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OK, so it’s not rocket science…

On one side of the classroom, students are typing on Chromebooks — distractions abound: cell phones, social media, videos. On the other side, students are working at typewriters, and the chatter of the mill abounds. Typists, immersed in their work, press on with ideas, and page after page flies off the machines: one draft, two drafts, three drafts.

One of my students initially looked confused as she prepared to work at a typewriter. “How do you insert the paper?” After a brief demonstration, she replied: “OK, so it’s not rocket science.” And then the words, the ideas, began to flow…

It’s not “rocket science,” but innovation in education is sometimes elusive. We have new technologies, but few good ideas. At a subject-area meeting in my school district, one teacher commented: “Why do we buy books anymore? Students can read PDFs on their Chromebooks.” They can, but should they?

Right now, the bell has rung… students are pouring out of the classroom… the typists remain…

© 2018, Mark Adams. All rights reserved.

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A better way to type…

Humans have been trying to invent a better way to type since the dawn of the typewriter. Four-finger, eight-finger, and, now, roll-over… According to BBC News a method employed by gamers — pressing a subsequent key before releasing another — will dramatically increase your typing speed (see article here). But experts question whether the method is worth learning. Likely, your “fast” fast enough.

Over the years I’ve watched my students type in many ways: hunt-and-peck, touch-touching (looking or not), one-finger, two-finger, etc. Certainly, how you type impacts how you think/communicate. When I was ready to begin my (short) career as a journalist, I consciously set out to learn touch typing. I wanted my ideas and words to flow unimpeded, and I mastered the art in one or two months.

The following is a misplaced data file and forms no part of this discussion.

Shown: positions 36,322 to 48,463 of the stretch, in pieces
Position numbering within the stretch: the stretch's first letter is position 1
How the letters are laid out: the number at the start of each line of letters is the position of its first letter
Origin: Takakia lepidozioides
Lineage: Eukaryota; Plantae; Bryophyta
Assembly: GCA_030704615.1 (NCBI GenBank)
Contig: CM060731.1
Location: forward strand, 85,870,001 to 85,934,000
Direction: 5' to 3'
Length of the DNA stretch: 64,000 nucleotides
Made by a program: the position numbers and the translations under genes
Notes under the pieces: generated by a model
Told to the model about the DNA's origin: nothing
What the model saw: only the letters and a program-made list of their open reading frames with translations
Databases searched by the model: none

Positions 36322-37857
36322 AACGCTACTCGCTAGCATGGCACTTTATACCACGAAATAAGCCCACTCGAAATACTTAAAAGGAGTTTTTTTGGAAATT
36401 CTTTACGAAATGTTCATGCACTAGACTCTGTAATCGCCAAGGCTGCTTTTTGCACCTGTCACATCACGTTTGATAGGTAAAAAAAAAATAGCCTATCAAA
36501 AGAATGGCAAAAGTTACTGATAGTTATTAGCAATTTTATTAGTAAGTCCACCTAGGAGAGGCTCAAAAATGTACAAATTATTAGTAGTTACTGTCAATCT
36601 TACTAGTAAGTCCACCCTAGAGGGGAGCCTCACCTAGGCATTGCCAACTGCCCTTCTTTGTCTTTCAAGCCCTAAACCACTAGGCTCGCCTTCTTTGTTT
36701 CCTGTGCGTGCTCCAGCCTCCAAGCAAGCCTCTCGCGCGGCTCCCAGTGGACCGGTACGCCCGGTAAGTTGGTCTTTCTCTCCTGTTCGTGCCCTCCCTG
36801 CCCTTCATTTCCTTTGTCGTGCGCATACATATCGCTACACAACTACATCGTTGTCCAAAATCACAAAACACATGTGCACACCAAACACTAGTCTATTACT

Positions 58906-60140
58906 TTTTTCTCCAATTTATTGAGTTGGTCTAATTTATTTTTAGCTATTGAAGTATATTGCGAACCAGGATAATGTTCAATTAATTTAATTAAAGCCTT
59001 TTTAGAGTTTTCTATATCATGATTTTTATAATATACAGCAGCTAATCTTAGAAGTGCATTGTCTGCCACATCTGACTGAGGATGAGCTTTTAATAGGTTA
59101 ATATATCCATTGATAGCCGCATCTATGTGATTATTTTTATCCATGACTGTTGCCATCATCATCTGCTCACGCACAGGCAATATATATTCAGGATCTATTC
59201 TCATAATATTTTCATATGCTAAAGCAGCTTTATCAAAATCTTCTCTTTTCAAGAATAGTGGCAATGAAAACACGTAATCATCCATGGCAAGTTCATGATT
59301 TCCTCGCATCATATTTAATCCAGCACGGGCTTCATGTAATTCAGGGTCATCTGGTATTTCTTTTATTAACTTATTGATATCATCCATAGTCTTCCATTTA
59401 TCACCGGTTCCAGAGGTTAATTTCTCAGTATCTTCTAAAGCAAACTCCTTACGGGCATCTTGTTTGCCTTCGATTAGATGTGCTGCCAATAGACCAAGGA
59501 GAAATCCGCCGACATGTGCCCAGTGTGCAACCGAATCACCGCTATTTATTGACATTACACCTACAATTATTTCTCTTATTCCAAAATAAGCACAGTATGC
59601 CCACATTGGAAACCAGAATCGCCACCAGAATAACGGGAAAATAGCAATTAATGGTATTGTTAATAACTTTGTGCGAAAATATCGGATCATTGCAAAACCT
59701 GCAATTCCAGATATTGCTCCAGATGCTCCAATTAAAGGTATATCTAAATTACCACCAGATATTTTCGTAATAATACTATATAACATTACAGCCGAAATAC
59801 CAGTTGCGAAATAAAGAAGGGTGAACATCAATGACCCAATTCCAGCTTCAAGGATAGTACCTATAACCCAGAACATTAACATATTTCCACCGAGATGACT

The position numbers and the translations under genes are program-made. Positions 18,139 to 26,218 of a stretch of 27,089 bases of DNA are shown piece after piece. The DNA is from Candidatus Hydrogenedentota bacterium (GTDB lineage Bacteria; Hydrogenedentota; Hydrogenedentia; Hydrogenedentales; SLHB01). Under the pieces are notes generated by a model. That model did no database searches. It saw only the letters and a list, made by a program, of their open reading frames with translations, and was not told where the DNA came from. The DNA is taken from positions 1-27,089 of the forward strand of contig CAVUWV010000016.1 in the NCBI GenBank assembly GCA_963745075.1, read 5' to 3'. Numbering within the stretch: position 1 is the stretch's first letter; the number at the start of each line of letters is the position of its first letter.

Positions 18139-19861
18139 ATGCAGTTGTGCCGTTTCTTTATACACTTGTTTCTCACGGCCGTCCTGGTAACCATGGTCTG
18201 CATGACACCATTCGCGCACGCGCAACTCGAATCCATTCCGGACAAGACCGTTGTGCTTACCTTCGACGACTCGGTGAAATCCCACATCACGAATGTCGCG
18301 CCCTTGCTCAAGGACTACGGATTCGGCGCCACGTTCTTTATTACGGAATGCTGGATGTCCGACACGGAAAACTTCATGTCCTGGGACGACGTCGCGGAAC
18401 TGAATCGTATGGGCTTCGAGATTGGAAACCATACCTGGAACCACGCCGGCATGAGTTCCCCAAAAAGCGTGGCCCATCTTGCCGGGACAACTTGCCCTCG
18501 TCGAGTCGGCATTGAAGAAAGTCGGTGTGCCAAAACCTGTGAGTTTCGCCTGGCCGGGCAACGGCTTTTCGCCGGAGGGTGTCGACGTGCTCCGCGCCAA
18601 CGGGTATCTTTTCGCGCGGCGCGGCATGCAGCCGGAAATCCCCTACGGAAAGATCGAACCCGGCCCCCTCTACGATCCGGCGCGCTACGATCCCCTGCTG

One of my colleagues, who served as a typist in the Navy, can type and talk at the same time. It is an astonishing thing to view. I can do it briefly. (Generally, I’m finishing a thought that I intend to type while beginning a conversation — sometimes I’m just ignoring you, tossing in an “uh, huh” or “yeah” intermittently.)

Questions over the QWERTY arrangement persist, but nearly any arrangement will serve once it has been learned. The real question is if we can ever type as fast as we can think. How fast is a thought? And how are thoughts shaped by how we write? With a pen and paper, I can write all over the page, all over the text. On a typewriter, the thoughts flow in linier fashion. On a computer, backwards and forward (“backspace deletes”). Each thought is shaped by the process.

There is some speculation that voice-to-text will ultimately replace typing (the BBC News article posits 2022), and that is likely. Already, we use voice dictation for text messages (my colleagues exchange entire essays via text), and we navigate our “smart” homes via voice.

One day, perhaps, we will all be sitting in cafes talking to ourselves.

 

© 2018, Mark Adams. All rights reserved.

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Very senatorial…

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© 2018, Mark Adams. All rights reserved.

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